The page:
“This is the biggest drawing lecture we have at Drake,” said Susan Breakenridge, administrator of the lecture series. Past speakers at the free lectures have included documentary film director and author Ken Burns, musician Wynton Marsalis, political commentator Tim Russert and author Salman Rushdie.
Martin Bucksbaum’s widow, Melva, and his daughter, Mary Bucksbaum Scanlan, have come to Iowa to attend some of the lectures, Breakenridge said.
Melva and her daughter also funded the acquisition of two sculptures worth $1.5 million for the Des Moines Art Center to be part of a river-walk project along the Des Moines River in Des Moines.
At the University of Iowa’s Henry B. Tippie College of Business, Matthew Bucksbaum has contributed to support a fellowship program at his alma mater.
Matthew Bucksbaum is “a person who likes to see success,” said Gary Fethke, dean of the business college. “He wants to see good things happen and will support and push for it.”
Other Bucksbaum influences include support for the Bucksbaum Center for the Arts at Grinnell College in Grinnell, Iowa, and the Bucksbaum Arts Wing at the Caspe Center, a Jewish cultural, social and sports center near Des Moines.
And, despite Matthew Bucksbaum’s move to Chicago, “he is still emotionally connected to Iowa,” Fethke said. “Iowa’s been important to [his] business.” Chicago also has been a beneficiary — Matthew and Kay recently donated $2 million to endow a fellowship at the University of Chicago.
What John, who became ceo of General Growth six years ago at the age of 43, will bring to Iowa specifically remains to be seen. Outside of Jordan Creek, it’s unlikely that General Growth will develop any more major projects in the state — “it’s solid but certainly not explosive growth, like the Sunbelt cities” — and for the past 25 years, his life has been spent in Chicago and other major metropolitan areas. The business, too, is changing. The scope of the mall itself is different, as are its caretakers. John, along with the likes of David Simon, Robert Taubman and Stephen Lebovitz, have new geographies and properties to conquer.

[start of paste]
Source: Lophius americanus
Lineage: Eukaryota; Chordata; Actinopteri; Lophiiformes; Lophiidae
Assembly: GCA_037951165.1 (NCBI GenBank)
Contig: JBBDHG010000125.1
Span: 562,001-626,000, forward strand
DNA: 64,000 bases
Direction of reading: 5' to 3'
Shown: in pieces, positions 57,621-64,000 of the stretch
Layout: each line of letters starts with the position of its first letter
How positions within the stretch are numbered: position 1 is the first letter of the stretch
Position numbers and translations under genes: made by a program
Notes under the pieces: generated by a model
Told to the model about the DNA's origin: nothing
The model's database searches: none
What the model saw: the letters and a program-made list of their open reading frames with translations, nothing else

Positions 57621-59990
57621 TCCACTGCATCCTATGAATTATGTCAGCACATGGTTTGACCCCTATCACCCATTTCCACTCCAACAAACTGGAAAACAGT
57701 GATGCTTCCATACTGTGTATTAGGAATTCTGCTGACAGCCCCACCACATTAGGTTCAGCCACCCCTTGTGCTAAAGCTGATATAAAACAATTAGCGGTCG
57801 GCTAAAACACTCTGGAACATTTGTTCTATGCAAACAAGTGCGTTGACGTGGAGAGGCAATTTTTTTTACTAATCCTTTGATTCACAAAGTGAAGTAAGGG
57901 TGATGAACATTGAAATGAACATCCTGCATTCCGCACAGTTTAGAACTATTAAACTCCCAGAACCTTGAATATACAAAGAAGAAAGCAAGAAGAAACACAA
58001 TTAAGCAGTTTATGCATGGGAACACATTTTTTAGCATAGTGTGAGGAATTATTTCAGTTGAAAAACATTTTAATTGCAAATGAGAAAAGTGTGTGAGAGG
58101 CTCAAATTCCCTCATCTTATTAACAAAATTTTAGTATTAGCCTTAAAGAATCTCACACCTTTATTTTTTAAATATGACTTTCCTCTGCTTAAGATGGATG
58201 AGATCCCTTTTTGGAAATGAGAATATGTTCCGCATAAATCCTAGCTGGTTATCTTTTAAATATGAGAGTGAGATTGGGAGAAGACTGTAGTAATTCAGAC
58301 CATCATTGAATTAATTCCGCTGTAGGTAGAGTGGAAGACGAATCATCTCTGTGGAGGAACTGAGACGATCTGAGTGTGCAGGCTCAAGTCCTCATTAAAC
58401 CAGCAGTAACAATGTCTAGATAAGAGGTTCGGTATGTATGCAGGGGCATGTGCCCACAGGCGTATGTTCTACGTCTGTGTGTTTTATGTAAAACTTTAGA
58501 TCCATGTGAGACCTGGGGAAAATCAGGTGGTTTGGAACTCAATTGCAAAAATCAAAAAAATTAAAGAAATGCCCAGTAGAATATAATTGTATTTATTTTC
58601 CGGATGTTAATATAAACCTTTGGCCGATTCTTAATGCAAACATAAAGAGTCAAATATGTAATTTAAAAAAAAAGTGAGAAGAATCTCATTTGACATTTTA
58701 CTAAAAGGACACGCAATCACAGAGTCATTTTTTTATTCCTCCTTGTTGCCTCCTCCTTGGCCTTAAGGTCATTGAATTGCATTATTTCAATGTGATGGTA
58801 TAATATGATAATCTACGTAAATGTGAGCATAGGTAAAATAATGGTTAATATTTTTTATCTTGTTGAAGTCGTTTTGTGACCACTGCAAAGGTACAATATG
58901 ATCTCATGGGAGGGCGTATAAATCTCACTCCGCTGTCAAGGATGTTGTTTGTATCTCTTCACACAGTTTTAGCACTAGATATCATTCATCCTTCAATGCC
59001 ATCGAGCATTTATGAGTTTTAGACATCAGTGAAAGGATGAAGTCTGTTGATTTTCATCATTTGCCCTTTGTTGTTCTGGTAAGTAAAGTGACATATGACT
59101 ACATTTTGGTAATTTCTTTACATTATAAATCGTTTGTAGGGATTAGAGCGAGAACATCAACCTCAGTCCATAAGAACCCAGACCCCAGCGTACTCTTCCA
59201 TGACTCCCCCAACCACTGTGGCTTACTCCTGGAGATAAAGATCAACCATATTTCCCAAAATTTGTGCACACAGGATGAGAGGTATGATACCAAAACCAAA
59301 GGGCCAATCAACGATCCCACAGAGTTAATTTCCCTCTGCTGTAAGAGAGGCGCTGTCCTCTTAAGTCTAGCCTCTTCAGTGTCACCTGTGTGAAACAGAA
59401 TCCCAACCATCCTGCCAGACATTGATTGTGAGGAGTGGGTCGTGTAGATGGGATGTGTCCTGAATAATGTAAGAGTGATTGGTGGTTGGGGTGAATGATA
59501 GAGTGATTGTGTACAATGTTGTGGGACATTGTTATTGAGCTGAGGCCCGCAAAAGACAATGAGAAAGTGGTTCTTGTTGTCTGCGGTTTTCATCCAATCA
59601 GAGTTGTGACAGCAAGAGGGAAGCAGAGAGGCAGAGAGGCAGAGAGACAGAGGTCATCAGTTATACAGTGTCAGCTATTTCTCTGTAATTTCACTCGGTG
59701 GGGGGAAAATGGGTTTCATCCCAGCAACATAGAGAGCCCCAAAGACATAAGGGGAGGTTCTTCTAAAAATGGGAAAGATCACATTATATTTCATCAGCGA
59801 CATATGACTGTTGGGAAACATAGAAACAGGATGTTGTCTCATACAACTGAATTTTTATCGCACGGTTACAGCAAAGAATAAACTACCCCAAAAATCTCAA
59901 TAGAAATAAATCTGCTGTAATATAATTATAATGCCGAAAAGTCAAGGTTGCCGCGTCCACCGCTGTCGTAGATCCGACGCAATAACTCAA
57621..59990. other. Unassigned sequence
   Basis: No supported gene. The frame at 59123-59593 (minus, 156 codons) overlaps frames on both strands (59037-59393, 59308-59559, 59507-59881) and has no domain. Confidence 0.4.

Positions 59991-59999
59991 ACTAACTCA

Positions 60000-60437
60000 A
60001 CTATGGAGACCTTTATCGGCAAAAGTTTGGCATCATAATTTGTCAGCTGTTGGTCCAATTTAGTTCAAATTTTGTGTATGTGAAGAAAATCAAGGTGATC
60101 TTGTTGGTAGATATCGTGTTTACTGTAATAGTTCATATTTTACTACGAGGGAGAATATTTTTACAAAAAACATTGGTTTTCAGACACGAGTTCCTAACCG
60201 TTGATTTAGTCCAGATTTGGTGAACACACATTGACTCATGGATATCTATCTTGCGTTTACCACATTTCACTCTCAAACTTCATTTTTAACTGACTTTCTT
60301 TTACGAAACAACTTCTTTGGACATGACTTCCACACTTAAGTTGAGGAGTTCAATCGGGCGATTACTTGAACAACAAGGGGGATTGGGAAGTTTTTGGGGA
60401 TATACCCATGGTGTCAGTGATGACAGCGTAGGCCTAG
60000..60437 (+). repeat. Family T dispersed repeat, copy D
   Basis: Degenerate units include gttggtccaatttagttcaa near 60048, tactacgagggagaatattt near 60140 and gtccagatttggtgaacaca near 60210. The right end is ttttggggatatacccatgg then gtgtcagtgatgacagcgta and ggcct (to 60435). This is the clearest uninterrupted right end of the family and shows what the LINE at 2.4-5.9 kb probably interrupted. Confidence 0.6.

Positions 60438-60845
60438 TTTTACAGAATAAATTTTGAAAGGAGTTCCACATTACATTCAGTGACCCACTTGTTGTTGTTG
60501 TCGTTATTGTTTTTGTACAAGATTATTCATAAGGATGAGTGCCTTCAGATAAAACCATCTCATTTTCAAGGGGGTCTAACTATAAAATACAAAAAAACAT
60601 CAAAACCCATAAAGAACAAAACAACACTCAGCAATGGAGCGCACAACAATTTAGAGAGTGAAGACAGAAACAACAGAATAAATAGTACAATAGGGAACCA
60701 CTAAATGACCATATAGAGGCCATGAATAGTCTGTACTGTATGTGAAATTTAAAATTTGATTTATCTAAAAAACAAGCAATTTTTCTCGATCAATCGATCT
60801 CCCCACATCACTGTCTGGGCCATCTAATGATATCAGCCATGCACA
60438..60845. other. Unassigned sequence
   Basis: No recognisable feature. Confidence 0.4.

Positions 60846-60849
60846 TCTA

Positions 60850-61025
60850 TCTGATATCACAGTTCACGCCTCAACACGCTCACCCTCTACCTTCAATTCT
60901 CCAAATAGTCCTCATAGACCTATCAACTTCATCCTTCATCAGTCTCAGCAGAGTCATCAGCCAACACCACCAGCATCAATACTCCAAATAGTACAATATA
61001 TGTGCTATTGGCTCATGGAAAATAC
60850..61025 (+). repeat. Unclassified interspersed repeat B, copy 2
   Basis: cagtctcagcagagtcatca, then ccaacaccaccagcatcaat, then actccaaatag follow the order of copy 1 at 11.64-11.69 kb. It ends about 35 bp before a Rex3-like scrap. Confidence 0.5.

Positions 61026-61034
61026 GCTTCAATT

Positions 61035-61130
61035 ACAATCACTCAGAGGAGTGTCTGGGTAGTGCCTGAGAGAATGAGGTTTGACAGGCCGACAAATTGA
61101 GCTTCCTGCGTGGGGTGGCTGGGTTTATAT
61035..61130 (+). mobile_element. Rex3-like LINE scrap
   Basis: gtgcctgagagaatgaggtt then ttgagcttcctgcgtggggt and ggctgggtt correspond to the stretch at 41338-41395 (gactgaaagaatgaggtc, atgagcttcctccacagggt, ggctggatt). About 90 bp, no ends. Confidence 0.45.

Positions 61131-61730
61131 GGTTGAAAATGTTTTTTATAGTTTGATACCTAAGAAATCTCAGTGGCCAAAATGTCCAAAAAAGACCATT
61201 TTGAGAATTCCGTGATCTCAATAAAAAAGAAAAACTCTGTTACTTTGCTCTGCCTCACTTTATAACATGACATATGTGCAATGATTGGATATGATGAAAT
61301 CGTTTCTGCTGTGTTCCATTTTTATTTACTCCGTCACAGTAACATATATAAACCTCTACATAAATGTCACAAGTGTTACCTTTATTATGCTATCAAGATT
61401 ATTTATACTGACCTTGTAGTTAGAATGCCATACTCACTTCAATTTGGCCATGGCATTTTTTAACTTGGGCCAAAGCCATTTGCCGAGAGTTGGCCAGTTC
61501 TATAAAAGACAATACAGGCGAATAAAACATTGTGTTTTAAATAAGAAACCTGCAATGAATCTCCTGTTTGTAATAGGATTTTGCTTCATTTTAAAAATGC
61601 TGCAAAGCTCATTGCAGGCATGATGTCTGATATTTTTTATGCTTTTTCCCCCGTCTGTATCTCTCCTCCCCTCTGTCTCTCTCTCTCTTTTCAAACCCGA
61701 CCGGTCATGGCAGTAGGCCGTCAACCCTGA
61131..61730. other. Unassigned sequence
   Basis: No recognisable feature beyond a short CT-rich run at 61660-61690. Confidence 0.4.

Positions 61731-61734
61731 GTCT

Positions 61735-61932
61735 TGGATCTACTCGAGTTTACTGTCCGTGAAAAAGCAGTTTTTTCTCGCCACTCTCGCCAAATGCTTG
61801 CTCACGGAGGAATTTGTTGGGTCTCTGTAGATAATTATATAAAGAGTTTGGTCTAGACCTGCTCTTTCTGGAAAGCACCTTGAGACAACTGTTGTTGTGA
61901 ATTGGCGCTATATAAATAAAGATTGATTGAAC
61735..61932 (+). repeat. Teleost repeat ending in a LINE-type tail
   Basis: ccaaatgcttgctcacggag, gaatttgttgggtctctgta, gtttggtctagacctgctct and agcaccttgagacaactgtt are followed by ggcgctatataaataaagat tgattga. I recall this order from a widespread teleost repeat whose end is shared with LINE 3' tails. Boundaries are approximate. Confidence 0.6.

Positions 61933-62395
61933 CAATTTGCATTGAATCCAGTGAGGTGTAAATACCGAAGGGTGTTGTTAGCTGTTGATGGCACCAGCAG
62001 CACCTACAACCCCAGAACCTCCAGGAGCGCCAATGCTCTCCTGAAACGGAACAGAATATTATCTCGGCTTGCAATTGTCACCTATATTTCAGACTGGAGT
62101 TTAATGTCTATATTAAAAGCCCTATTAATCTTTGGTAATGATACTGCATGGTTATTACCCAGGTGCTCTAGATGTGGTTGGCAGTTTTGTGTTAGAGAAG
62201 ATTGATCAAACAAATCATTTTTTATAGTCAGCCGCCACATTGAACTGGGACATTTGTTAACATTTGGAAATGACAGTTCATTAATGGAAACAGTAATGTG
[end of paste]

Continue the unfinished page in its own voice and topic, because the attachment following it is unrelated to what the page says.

“When I was younger, I thought if I were to become ceo, my greatest responsibility would be to be a good caretaker of what was already created. My job would be to take care of it and not mess it up,” he said with a laugh. “But now we’re in the second generation of retail. The mall was invented for all practical purposes in the 1950s. And the business is changing so much, the second generation is completely remaking retail. So it’s been a wonderful opportunity to build upon the accomplishments and achievements of my father and uncle. I think the others whose families are in similar situations have the same opportunities and are executing the same options.”
Editor’s Note: This is the third in an occasional series of articles in which WWD visits markets “off the beaten path” of the regular retail and fashion haunts of New York, Chicago and Los Angeles. In this series, which takes readers on a journey across the U.S., WWD will see how peripheral markets evolve, what brands are in demand, how retailers merchandise their goods and what it takes to thrive in these markets. Today, “On the Road With WWD” stops in West Des Moines, Iowa, to check in on the Bucksbaums, founders of General Growth Properties, one of America’s pioneers in mall development.